The Universe as a Computer
The Universe as a Computer
Written by Mike James   
Wednesday, 16 May 2012
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The Universe as a Computer
Classifying Cellular Automata
1D cellular automata
Cellular Automata as science

Is the Universe just a big computer?
We have been searching for the theory of the Universe, the Grand Unified Theory, for a long time but could the secret be that the Universe is just a computer…


We have been searching for the theory of the Universe, the Grand Unified Theory, or GUTs if you must, for a long time. Physicists have persuaded governments to spend billions on particle accelerators to help provide data but could it be that the answer lies in your PC. Could the secret be that the Universe is just a computer…

Stephen Wolfram, the man who among other things gave us the maths program Mathematica, certainly thinks that computing is the key to everything.

In May 2002 he published a huge book, “A New Kind of Science” that outlined his ideas. (You can also read it online.) At the time newspapers contained headlines to the effect that Wolfram was the new Newton or the new Einstein – but what do newspapers know!




Some readers have claimed to have had their eyes opened to a new way of seeing. Others have claimed that it is just regurgitated stuff with some mysticism thrown in. To find out which it is we have to look a little closer at some of its central ideas.

Rules, programs and theories

The first question we have to answer is what do computers have to do with theories?

A scientific theory of something is a lot like a program. It explains the underlying mechanisms that make the usually complex phenomena look simple.

Consider for a moment the theory of gravity. At first we have a lot of very different phenomena to explain, apples falling, the Moon orbiting the Earth etc, but then we have a single theory – i.e. that all matter attracts all other matter – which explains the lot.

Consider what it would mean if a theory was as complex as the phenomena it accounted for. There would be no point in having the theory because the phenomena themselves would be just as compact a description.

So a theory is an explanation which is considerably simpler than the phenomenon it explains. Of course this begs the question of what exactly we mean by “explanation” or by “simpler” but you can see what the general idea is.

You can also probably see that a theory is like a set of rules or instructions for generating the phenomenon. If you wanted to you could take the theory and use it to create a simulation of the real phenomenon – an accurate model of the Moon rotating around the Earth say.

The point is that a theory is a prescription or recipe for producing the phenomenon which is considerably simpler than the phenomenon it produces.

Now you might begin to see the similarity between a theory and a computer program.

A program is a set of rules that makes a computer produce some behavior and that behavior can be a lot more complicated than the program might lead you to believe. Indeed this is the foundation of algorithmic information theory where the measure of the information contained in a thing is just the number of bits needed for the shortest program that creates it.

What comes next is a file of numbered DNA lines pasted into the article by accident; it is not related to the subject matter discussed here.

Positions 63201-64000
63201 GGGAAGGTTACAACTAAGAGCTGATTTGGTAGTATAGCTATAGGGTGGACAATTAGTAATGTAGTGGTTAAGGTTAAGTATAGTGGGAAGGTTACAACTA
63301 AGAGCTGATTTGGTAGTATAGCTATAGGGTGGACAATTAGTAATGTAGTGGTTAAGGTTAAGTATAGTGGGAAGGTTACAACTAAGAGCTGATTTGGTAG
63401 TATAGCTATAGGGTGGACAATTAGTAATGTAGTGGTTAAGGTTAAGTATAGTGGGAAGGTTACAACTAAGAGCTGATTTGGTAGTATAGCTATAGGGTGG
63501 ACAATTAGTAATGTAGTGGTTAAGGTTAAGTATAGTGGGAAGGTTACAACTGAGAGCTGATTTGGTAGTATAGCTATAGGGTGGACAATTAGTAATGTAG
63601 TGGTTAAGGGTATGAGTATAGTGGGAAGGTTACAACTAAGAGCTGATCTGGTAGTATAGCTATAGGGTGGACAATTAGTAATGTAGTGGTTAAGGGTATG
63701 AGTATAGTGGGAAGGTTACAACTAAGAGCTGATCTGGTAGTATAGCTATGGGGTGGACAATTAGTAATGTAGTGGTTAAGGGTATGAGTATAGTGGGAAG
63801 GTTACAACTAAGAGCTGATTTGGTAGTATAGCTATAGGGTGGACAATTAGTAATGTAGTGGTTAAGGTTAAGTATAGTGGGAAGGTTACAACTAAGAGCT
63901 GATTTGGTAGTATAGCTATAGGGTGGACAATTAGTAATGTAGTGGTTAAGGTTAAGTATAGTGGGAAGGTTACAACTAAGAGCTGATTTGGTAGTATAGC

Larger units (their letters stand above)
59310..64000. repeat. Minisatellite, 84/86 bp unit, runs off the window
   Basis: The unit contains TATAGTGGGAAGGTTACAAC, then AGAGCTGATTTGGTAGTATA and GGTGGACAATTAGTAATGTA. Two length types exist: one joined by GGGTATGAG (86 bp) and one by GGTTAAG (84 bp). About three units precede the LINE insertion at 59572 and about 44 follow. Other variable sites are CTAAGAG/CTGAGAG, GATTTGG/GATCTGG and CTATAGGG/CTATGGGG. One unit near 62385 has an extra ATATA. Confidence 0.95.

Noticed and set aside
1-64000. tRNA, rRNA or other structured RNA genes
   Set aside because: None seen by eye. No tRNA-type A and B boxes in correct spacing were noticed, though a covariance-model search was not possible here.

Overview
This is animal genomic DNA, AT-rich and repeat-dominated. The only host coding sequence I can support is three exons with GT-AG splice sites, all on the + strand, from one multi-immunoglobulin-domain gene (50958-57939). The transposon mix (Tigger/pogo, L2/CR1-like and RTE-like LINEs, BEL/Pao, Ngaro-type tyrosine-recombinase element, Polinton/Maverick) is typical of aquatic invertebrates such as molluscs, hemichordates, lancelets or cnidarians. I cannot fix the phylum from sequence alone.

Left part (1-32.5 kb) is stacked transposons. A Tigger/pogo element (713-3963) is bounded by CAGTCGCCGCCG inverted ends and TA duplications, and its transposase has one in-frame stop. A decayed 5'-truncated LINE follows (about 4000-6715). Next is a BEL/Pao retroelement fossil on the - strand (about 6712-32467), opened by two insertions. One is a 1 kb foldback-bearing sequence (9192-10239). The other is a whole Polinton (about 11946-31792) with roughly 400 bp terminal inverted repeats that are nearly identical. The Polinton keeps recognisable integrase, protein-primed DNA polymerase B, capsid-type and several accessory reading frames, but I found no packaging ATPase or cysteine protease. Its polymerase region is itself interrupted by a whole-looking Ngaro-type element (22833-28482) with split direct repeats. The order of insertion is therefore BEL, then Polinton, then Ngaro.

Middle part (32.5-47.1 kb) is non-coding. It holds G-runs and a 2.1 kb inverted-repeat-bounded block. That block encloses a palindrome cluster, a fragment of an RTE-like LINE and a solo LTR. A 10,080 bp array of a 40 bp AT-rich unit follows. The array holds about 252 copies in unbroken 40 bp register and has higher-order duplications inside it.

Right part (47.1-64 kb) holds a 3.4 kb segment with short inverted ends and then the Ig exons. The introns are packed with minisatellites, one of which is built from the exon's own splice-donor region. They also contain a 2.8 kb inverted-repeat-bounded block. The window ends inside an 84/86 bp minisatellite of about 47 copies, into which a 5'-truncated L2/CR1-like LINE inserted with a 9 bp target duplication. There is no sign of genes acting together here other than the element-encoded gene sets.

This is more or less the total content of Stephen Wolfram’s book but he presents it in more than 1000 pages. Of course this is something of an over- simplification in that there is a lot more discussion and, dare I say it, fun stuff in the book than in my one-line version.

This view of what a theory is also answers the question “is the Universe just a big computer?”

Of course it is. If theories are programs the Universe must just be a big computer that runs the program that corresponds to what we see around us.

This conclusion should now seem fairly obvious but it is worth noting that not everyone agrees with it.

There are two main counter-arguments to the idea. The first is that there might not be a theory of everything and hence no program. After all why should the Universe be built in such a way that a description of it is actually simpler than it is?

In other words it is possible that the Universe isn't reducable to a smaller program that generates it. After all there are plenty of mathematical objects which don't have smaller generating programs - most irrational numbers for example.

There are a number of arguments that suggest that the Universe probably does have a theory but the odd thing is that the same arguments can be used to show why it doesn’t!

For example, if the Universe has no program how does it decide what is going to happen when two particles collide?

If you believe in the program it is obvious that the Universe computes what happens next by just letting it happen - it's the ultimate analog computer.

If you don’t believe then you can simply say that what happens, happens and it doesn’t necessarily prove that there is logic, let alone a simpler description to be discovered!

At the moment at least it seems to be a matter of taste how you look at the existence of a theory of everything but since we have been lucky enough to find ever better theories so far why not continue to believe that this might just happen.

Notice that none of this discussion is invalidated by the non-determinism contained in quantum mechanics. It is fine for the program that the universe follows to be based on probabilities. Quantum mechanics is just as much a theory and just as much a program as Newtonian mechanics.

The real problem is that we have difficulty believing in a Universe where precisely what happens next isn’t determined by the precise conditions just before it happened. To rearrange Einstein’s quote it really is OK for God to play dice with the Universe – it is still a program.




Last Updated ( Tuesday, 07 August 2012 )

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